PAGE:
Indeed, the only place we see name of Constantine mentioned in reference to the Council of Nicaea is in a post-Council Synod Latter written to the Church of Alexandria, but only in regards paying him deference and honor due to him as the Emperor of Rome who called the bishops together to resolve the Arian heresy:

Conclusion of the Emperor Constantine Founder Myth

Those who posit that Constantine founded the Catholic Church either with the Edict of Milan or by calling together the First Council of Nicaea are unable prove their claim. There is no documentation from that time, either explicit or implicit by historian or theologian that even hints that such an event transpired or was the intention of Constantine or the bishops of the Catholic Church to transpire.

This story, most famously told by Jehovah Witnesses and Fundamentalist Protestants, came out of their necessity to support their lie that there was an apostasy in the early Church. It is their way to explain how their reform and late arrival is justifiable. The myth is that because the Church of the Apostles fell in to apostasy, a remnant of the true and orthodox believers of Jesus remained hidden from and often persecuted by the Catholic Church until THEY brought the reform and true faith back. Prior the rise of Protestantism, no one ever dared to tell this lie. Only in the space of the unintelligent, uncurious, and hostile can such a myth and lie bear fruit.

Again, none of which can be proved or supported by the documented facts that the Churches we read about in the Bible started calling themselves Catholics by the early Second Century, and the unique teachings of that Church founded by the Apostles are only present in the Catholic Church today that is in union with See of Rome where the successor of Peter presides.
source
 

Willy

Pro Poster
The myth is that because the Church of the Apostles fell in to apostasy, a remnant of the true and orthodox believers of Jesus remained hidden from and often persecuted by the Catholic Church until THEY brought the reform and true faith back. Prior the rise of Protestantism, no one ever dared to tell this lie. Only in the space of the unintelligent, uncurious, and hostile can such a myth and lie bear fruit.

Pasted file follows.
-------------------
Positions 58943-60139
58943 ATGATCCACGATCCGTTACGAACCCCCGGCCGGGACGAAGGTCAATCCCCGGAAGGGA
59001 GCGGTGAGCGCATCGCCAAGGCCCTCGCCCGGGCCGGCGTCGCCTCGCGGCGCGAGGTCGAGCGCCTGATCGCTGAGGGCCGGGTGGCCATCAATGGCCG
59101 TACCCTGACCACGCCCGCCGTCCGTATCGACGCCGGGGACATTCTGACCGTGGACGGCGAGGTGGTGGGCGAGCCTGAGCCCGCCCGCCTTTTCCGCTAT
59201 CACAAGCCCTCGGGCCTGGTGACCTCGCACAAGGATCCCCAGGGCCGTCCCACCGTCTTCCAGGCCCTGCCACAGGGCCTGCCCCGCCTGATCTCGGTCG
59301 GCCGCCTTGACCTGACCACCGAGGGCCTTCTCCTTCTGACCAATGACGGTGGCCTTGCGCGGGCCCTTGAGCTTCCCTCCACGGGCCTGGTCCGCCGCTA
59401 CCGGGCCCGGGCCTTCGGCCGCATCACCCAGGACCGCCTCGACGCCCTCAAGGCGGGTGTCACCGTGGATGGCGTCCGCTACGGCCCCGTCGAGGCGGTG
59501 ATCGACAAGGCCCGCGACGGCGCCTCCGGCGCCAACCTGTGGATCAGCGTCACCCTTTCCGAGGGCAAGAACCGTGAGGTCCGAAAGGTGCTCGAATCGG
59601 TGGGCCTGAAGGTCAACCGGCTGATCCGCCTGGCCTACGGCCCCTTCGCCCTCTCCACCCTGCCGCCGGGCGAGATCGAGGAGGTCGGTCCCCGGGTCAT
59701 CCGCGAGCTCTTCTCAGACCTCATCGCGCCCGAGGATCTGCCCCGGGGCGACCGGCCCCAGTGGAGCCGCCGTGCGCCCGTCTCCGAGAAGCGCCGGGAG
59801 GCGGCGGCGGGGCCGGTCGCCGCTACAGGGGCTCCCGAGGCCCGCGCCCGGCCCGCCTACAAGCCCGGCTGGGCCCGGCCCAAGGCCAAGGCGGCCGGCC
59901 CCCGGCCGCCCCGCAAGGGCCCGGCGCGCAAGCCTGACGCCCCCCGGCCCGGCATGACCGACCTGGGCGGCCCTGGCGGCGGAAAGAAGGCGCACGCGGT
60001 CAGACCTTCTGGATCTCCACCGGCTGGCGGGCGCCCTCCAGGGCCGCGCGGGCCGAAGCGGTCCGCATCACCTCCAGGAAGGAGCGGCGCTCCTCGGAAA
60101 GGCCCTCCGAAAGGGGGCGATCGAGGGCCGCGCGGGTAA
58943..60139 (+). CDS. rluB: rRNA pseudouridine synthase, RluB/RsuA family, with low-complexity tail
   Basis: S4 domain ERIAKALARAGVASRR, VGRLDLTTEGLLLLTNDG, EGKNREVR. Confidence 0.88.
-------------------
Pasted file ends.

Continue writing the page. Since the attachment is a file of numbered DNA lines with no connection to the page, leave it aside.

Though nearly all sects have persecuted their opponents, during a brief season, when men's passions were highly excited, and true religion had mournfully declined, yet no denomination except the papal hierarchy, has adopted as an article of religious belief, and a principle of practical observance, the right to destroy heretics for opinion's sake. (Fox's Book of Martyrs)

link to book …

 

Illuminator

New Member
Fox's Book of Martyrs has nothing to do with the OP. Whenever a myth is exposed, it's standard anti-Catholic polemics is to attempt to derail the thread. That won't work with me. There is no scholarly evidence that supports the Constantine myth. The only option is to re-write history to force fit it to support myths and more myths.
 
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Illuminator

New Member
Peter's location has nothing to do with his primacy, and it has nothing to do with your Constantine myths, which have been demolished. So you are desperately trying to change the topic because you are too proud to admit you are wrong about Constantine. Your Calvinistic link tells me you are not fussy about which anti-Catholic source you draw from. all of them denying the historical and archeological evidence, that you ignore without thinking for yourself.
Was Peter in Rome? | Catholic Answers

further reading: Was Peter in Rome? Yes, Absolutely he Was | Theology Forums
 
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CoreIssue

Administrator
Staff member
Now you're changing history. The long-standing Roman Catholic claim is Peter established the church at Rome and that he died in Rome. Both are false.